- 280g (500ml) - cake flour
- 40g (60ml) - cornflour
- 15ml - baking powder
- - a pinch of salt
- - a pinch of cream of tartar
- 5 - eggs, separated
- 150g (180ml) - castor sugar
- 180ml - lukewarm water
- 125ml - oil
- 15ml - vanilla essence
- - about 80ml jam of your choice
- 250ml - cream, whipped
- 5ml - castor sugar (or to taste), extra
- - fresh fruit of your choice
This feather-light cake is so versatile, and can be garnished with anything from butter icing to chocolate ganache.
1. Preheat the oven to 160°C and line the bottom of two 23cm cake tins with baking paper. Don’t grease the tins: this cake rises best when the batter can ‘stick’ to the tin as it bakes; a greased pan will let the batter slide down and make the cake denser.
2. Sift the flour, cornflour, baking powder and salt together twice. This captures extra air in the batter and ensures a lighter cake.
3. Add the cream of tartar to the egg whites and beat with an electric mixer until stiff peaks form. Add 125ml of the sugar, a spoonful at a time, beating well after each addition until the egg whites are stiff and look shiny like meringue. Using the same whisk, beat the egg yolks, the remaining 55ml sugar, water and oil, and 5ml of the vanilla essence until mixed. Then immediately beat in the flour mixture until just combined. It must be smooth, but not beaten unnecessarily.
4. Add a spoonful of the stiff egg whites on top of the batter and fold in quickly. Add the rest of the egg whites and fold everything in with a large metal spoon until just combined. Divide the batter between the two cake tins and bake in the middle of the oven for 30–35 minutes or until a skewer comes out clean. Turn the tins over on a wire rack and cool completely.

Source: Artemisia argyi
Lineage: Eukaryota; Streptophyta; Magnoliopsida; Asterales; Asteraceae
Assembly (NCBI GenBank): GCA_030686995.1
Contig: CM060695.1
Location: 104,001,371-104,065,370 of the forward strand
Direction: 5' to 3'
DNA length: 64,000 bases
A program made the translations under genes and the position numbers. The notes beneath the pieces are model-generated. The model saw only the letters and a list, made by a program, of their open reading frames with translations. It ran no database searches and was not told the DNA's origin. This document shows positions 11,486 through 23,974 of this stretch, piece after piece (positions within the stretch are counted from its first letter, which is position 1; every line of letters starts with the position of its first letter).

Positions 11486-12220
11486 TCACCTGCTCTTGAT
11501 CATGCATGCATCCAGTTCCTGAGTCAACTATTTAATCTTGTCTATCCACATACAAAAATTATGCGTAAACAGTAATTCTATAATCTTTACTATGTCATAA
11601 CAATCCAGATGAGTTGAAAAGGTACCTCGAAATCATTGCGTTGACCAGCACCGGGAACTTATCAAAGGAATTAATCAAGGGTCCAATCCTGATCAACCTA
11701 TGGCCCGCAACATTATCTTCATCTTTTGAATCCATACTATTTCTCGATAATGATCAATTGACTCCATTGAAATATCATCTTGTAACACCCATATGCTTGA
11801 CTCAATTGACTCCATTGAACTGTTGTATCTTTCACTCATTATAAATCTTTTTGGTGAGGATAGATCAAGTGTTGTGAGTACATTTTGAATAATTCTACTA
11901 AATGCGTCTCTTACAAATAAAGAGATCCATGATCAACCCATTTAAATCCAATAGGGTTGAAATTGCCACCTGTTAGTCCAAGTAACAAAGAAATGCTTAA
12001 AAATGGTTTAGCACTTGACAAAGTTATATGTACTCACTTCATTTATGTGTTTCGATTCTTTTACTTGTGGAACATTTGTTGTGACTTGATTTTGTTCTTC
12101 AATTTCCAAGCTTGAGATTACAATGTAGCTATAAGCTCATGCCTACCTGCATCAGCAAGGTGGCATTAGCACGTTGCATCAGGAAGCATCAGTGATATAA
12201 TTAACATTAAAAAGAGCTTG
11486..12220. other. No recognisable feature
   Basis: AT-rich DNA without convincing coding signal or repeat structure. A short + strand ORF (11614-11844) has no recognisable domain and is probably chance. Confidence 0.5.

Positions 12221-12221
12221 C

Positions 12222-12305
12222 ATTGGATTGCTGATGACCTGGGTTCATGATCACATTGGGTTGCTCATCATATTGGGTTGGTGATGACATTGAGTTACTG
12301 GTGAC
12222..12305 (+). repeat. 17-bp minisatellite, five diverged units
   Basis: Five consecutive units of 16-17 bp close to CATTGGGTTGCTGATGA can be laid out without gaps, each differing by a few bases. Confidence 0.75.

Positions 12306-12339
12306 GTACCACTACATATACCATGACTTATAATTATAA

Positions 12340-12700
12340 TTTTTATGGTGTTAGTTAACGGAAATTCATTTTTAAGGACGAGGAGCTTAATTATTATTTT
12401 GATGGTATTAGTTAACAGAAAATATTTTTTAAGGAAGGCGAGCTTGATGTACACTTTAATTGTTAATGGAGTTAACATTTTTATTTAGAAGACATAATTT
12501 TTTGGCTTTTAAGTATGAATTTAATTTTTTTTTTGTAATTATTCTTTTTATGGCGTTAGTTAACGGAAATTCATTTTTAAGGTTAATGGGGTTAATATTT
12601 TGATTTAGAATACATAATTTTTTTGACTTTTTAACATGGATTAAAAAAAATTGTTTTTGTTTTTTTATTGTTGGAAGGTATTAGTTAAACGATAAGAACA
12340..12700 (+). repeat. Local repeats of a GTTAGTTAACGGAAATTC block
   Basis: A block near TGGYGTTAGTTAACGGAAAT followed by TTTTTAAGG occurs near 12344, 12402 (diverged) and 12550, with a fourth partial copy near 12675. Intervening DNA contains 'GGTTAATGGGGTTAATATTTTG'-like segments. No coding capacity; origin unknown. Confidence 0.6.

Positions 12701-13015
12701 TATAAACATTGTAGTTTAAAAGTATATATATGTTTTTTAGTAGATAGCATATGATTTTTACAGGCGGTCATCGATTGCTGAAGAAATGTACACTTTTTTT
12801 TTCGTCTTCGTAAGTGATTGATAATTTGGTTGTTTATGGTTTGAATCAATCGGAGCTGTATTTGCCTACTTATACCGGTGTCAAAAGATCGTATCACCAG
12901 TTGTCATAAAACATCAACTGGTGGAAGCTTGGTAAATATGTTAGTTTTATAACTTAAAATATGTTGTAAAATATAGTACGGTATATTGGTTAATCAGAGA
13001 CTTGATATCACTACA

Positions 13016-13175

5. To assemble, remove the cakes carefully from the tins and pull off the baking paper. Spread the bottom cake layer with your favourite jam, place the second cake on top and garnish with whipped cream flavoured with the remaining vanilla essence and 5ml sugar. Top with fresh fruit of your choice as a final flourish.
• Don’t open the oven door while the cake is baking, until at least half of the baking time has expired. The cake may collapse due to the temperature fluctuations.
• Did you know that fresh eggs will not get sufficiently stiff with beating? Store-bought eggs are usually a day or two old but if you use farm eggs, they must be left for a day or so before using them for baking.
• Use eggs at room temperature when you bake, but store them in the fridge to keep them fresh for longer.
• Check your oil before baking. The taste of old oil may affect the end result. Olive oil tastes rich and delicious, while rancid vegetable oil can give cakes a bad taste.
• Egg whites will not get sufficiently stiff with beating if they come into contact with any grease, oil or egg yolk. Make sure the mixing bowl and whisk are clean and dry before you start beating.